Researchers have also found that Duqu also has the alarming ability to infect and control computers that aren't connected to the Internet. "In one organization, evidence was found that showed the attackers commanding Duqu to spread across SMB shares," said Thakur. "Interestingly though, some of the newly infected computers did not have the ability to connect to the Internet and thereby the command-and-control (C&C) server. The Duqu configuration files on these computers were instead configured not to communicate directly with the C&C server, but to use a file-sharing C&C protocol with another compromised computer that had the ability to connect to the C&C server."

In other words, Duqu can use Internet-connected PCs as proxies for infecting PCs that may be operating in a designated "secure zone" that's network-connected, but lacks Internet connectivity. Such computers would be one location where businesses might store confidential or propriety information, to help safeguard it against online attackers.

That, of course, gels with what researchers already know about Duqu. While apparently related to Stuxnet, Duqu appears to have been designed for cyber espionage purposes, and in particular to steal design documents relating to industrial control facilities in a number of different countries.

In other Duqu news, on Monday, Symantec said it had discovered what's now the second known Duqu C&C server, this one operating from Belgium (the first was in India). Symantec said that the Belgian service provider with control of the server took it down rapidly after being contacted.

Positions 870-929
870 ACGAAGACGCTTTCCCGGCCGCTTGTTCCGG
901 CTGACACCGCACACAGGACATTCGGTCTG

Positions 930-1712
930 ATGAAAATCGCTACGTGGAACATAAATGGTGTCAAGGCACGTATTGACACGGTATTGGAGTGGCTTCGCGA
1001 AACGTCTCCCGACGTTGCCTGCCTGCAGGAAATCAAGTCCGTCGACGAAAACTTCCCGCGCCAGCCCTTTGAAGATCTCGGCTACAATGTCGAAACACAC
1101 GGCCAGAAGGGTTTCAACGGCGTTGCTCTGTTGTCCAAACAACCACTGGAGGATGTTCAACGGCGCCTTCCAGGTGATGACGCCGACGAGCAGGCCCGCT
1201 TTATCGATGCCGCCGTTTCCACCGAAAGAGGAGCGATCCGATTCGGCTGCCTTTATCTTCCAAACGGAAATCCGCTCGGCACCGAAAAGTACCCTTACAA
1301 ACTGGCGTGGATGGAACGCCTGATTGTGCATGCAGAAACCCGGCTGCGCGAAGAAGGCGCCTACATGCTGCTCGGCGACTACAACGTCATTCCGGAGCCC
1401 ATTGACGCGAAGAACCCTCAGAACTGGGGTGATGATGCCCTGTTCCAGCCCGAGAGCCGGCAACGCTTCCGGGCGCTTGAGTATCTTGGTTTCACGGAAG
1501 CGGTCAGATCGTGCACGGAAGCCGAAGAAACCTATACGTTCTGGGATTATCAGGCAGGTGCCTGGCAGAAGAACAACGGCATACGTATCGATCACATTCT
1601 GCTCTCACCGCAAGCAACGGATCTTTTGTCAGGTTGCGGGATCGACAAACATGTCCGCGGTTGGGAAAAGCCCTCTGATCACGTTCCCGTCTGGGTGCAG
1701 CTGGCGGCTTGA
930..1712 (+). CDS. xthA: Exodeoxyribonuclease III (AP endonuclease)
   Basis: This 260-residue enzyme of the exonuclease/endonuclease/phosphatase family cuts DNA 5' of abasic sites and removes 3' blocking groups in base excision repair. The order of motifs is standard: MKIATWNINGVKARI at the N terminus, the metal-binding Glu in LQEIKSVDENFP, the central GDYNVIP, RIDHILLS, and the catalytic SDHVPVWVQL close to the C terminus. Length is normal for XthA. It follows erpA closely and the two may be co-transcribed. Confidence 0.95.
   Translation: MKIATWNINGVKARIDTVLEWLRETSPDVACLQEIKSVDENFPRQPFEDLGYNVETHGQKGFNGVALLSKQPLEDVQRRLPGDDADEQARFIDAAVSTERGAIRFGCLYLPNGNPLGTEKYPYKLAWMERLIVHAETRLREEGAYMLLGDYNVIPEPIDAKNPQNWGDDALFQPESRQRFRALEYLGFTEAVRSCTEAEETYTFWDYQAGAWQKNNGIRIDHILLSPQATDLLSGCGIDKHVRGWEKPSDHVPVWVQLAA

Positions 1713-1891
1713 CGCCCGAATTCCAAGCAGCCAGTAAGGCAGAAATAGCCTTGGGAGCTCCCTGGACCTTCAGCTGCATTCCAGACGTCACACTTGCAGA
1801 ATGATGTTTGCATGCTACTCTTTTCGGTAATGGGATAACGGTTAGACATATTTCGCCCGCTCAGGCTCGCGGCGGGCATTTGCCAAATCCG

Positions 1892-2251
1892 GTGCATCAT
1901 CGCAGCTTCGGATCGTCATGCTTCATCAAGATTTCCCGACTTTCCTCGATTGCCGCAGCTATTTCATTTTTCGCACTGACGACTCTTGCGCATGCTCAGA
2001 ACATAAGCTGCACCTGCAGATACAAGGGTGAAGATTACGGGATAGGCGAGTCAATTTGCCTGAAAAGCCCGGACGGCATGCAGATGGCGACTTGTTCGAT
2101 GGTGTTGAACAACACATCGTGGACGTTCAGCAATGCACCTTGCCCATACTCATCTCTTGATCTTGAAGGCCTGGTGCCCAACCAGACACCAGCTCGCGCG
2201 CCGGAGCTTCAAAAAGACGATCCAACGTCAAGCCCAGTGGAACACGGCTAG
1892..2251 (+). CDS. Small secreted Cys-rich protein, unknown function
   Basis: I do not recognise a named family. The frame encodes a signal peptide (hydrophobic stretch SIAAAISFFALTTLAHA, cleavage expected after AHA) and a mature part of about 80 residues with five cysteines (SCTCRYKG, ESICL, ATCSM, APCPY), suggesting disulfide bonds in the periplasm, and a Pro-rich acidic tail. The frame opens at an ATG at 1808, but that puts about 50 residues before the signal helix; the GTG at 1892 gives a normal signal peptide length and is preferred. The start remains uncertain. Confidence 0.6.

But those servers may just be the tip of the iceberg. "As well as a unique set of Duqu files for each victim, there may well be a unique command server for each entity that was attacked," said Alexander Gostev, who heads the global research and analysis team at Kaspersky Lab, in a blog post.

Comment  | 
Print  | 
More Insights
Comments
Newest First  |  Oldest First  |  Threaded View
kjh..2
50%
50%
kjh..2,
User Rank: Apprentice
11/6/2011 | 12:39:20 PM
re: Duqu Malware: Still No Patch
Isn't DuQu exploiting a vulnerability in TrueType Font Processing ?

IIRC, Font Processing has been embedded in the NT Kernel since NT-4 for performance reasons.

Why would that be necessary any more given the raw power of today's hardware is up for discussion.

MS's design decisions (? or were they marketing decisions ?) as to what should and should not be included in Kernel-Level Code continue to bite them again and again.

-- kjh
YMOM100
50%
50%
YMOM100,
User Rank: Apprentice
11/5/2011 | 3:55:28 PM
re: Duqu Malware: Still No Patch
How come that a document can take down an entire system? Why would Word need direct access to kernel resources in the first place? This is not just a mistake in coding, the entire design is flawed.